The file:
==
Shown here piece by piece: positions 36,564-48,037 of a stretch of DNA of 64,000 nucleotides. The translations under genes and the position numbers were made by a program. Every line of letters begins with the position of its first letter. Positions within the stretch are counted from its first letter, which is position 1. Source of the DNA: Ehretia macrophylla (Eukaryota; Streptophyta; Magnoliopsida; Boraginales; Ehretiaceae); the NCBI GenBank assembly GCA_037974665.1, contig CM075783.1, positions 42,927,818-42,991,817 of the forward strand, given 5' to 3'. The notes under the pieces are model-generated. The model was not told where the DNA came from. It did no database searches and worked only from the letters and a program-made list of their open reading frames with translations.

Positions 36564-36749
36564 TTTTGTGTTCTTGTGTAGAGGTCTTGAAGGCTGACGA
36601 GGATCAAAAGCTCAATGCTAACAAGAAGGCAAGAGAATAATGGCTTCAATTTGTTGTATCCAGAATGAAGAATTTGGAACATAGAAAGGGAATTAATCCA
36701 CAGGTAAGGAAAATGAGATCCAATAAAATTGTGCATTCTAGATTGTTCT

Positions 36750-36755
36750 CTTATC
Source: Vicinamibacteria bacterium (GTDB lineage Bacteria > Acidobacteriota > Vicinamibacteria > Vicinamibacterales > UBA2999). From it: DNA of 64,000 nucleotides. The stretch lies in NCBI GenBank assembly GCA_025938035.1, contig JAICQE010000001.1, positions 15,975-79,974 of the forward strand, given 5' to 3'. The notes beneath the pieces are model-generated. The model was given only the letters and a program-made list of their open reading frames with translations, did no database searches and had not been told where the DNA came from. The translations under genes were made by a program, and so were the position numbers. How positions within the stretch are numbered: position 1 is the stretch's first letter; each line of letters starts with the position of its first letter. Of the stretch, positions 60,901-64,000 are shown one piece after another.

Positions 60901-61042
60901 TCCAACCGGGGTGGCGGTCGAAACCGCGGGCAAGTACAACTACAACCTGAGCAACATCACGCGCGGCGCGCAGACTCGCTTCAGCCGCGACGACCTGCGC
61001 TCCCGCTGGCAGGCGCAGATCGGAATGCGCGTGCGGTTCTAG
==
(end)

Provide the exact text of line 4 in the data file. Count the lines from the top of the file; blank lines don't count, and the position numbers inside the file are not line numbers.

36601 GGATCAAAAGCTCAATGCTAACAAGAAGGCAAGAGAATAATGGCTTCAATTTGTTGTATCCAGAATGAAGAATTTGGAACATAGAAAGGGAATTAATCCA